Expect a packed courtroom Monday morning when the 3rd U.S. Circuit Court of Appeals takes up an emergency injunction request brought by all of the major professional sports leagues -- baseball, football, basketball and hockey -- to challenge Delaware's soon-to-be-launched sports lottery.
At issue in the appeal is whether Delaware's proposed lottery -- currently set to start in three casinos Sept. 10, when football season opens -- violates the federal Professional and Amateur Sports Protection Act, or PASPA, passed in 1992.
The appeal has moved quickly. Filed on Aug. 7, with briefs due the following week, it will be argued Monday before 3rd Circuit Judges Theodore A. McKee, Julio M. Fuentes and Thomas M. Hardiman.
So far, two other courts have already given Delaware a green light.
In an advisory opinion sought by Gov. Jack Markell, the Delaware Supreme Court declared in a unanimous opinion in May that the new sports lottery would not violate the state constitution.
Two months later, the sports leagues filed suit in federal court, but lost their bid for a preliminary injunction when Chief U.S. District Judge Gregory M. Sleet found the leagues had not proven they were likely to succeed in their challenge and that they had not shown "irreparable harm."
Sleet noted that he wasn't writing on a clean slate and that, 32 years ago, U.S. Circuit Judge Walter K. Stapleton, who was then a district judge on the Delaware federal bench, refused to grant an injunction sought by the NFL to stop Delaware from instituting a lottery based on a football pool.
Stapleton's 1977 opinion said the NFL failed to show that gambling on its games "has or will damage its good will or reputation for integrity" unless there was proof that the public would be confused about who was sponsoring it.
"The record shows that extensive gambling on the NFL has existed for many years and that this fact of common public knowledge has not injured plaintiffs, or their reputation," Stapleton wrote.
Sleet noted that 16 years elapsed between Stapleton's decision and Congress' passage of the PASPA, and that another 16 years has elapsed since the law was passed.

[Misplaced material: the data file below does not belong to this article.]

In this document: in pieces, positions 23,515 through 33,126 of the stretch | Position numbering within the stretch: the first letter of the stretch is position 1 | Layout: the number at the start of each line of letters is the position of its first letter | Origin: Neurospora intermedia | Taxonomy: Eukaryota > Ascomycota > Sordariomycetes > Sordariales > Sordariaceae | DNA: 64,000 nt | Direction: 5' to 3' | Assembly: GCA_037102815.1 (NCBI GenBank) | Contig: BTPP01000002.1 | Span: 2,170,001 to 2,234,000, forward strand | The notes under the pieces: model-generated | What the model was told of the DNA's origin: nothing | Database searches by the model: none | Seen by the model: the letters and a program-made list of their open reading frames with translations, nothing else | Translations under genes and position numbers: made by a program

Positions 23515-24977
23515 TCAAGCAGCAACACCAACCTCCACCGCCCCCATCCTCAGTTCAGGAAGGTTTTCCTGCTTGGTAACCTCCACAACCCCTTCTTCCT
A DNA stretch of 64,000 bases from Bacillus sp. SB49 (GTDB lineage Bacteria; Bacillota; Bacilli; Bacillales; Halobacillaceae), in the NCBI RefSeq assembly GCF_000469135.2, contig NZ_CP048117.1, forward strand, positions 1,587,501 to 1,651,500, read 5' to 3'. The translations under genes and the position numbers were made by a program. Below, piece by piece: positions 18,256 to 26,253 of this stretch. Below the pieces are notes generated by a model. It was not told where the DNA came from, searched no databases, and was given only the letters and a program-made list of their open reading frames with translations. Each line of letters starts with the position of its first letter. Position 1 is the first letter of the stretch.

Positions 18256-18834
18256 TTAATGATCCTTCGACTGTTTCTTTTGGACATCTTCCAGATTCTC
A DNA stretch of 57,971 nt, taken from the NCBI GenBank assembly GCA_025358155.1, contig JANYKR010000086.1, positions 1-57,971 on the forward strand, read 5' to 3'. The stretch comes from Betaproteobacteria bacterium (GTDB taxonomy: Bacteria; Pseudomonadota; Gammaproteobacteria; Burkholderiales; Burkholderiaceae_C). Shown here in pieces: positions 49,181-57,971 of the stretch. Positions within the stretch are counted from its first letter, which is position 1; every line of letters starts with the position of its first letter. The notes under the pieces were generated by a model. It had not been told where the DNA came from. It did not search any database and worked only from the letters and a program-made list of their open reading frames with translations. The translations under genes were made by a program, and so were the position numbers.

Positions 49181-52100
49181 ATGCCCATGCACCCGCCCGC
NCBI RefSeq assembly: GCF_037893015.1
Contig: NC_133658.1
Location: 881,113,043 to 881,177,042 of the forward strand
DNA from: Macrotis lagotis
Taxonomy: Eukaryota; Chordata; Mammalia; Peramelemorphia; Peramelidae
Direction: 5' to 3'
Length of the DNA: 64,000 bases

"Today, the court sees some irony in ... the reappearance of the NFL, along with other parties plaintiff, before this court making similar claims to being in imminent danger of having their reputations and good will compromised because of yet another attempt by Delaware to engage in gambling activity associated with professional football and other sports," Sleet wrote.
On appeal, lawyers for the leagues -- Major League Baseball, the NFL, the NHL, the NBA and the National Collegiate Athletic Association -- argue that Sleet failed to recognize that the purpose of an injunction is to "preserve the status quo."
Attorney Kenneth J. Nachbar of Morris Nichols Arsht & Tunnell in Wilmington, Del., who will be arguing the appeal for all of the leagues, said in his brief that he was asking only for a "narrow injunction" that would prohibit Delaware from exceeding the "limited exception" for state-sponsored lotteries outlined in the PASPA.
Nachbar said in the brief that the leagues are asking the 3rd Circuit to order an injunction that limits Delaware to implementing a lottery identical to the one begun in 1976 and approved by Stapleton a year later.
But Delaware's lawyers -- Andre G. Bouchard, David J. Margules and Joel Friedlander of Bouchard Margules & Friedlander -- argue that Sleet got it right when he found that the leagues had failed to establish all of the essential elements for winning an injunction.
Sleet has expedited the case for a quick trial, the defense team noted, and there isn't likely to be any real harm from allowing the law to go into effect for a few months.
"Given the increased magnitude of sports betting in the United States -- estimated in the hundreds of billions of dollars each year -- the effect on plaintiffs, if any, from the challenged lottery games at three Delaware venues over the next few months is de minimis," the defense team argued in its brief.